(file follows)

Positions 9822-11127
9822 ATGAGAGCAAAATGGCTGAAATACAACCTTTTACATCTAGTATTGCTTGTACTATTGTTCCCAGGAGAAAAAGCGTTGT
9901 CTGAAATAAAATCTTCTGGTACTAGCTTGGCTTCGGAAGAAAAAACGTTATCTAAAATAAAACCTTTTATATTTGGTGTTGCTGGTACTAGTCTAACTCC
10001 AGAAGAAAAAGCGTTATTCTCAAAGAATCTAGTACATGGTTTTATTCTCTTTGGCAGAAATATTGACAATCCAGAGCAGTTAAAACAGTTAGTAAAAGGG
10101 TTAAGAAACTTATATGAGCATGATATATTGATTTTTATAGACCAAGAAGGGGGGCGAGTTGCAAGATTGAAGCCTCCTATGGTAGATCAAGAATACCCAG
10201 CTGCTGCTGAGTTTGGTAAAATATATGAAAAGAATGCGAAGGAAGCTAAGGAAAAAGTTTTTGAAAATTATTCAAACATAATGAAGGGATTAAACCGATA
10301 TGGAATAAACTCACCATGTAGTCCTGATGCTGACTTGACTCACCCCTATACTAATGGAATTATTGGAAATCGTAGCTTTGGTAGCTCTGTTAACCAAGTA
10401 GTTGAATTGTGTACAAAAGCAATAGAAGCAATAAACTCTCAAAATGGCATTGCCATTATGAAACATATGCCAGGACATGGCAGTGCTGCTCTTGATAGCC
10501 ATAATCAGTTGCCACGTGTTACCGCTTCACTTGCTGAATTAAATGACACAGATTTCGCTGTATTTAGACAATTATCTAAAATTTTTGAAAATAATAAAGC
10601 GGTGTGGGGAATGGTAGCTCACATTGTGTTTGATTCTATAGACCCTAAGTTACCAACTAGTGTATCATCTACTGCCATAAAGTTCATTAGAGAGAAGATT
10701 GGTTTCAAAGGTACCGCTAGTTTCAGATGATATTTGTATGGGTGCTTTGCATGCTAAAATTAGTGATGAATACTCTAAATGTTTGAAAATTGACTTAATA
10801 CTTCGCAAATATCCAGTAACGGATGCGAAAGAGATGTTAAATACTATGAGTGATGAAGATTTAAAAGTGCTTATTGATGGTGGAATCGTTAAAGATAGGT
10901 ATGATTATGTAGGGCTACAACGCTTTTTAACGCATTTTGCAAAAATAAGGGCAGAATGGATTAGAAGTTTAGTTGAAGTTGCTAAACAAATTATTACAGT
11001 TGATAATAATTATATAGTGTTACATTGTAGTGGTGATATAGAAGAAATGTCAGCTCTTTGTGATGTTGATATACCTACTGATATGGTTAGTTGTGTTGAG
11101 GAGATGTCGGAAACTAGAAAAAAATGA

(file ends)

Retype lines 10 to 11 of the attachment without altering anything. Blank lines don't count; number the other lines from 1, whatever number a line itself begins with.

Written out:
10601 GGTGTGGGGAATGGTAGCTCACATTGTGTTTGATTCTATAGACCCTAAGTTACCAACTAGTGTATCATCTACTGCCATAAAGTTCATTAGAGAGAAGATT
10701 GGTTTCAAAGGTACCGCTAGTTTCAGATGATATTTGTATGGGTGCTTTGCATGCTAAAATTAGTGATGAATACTCTAAATGTTTGAAAATTGACTTAATA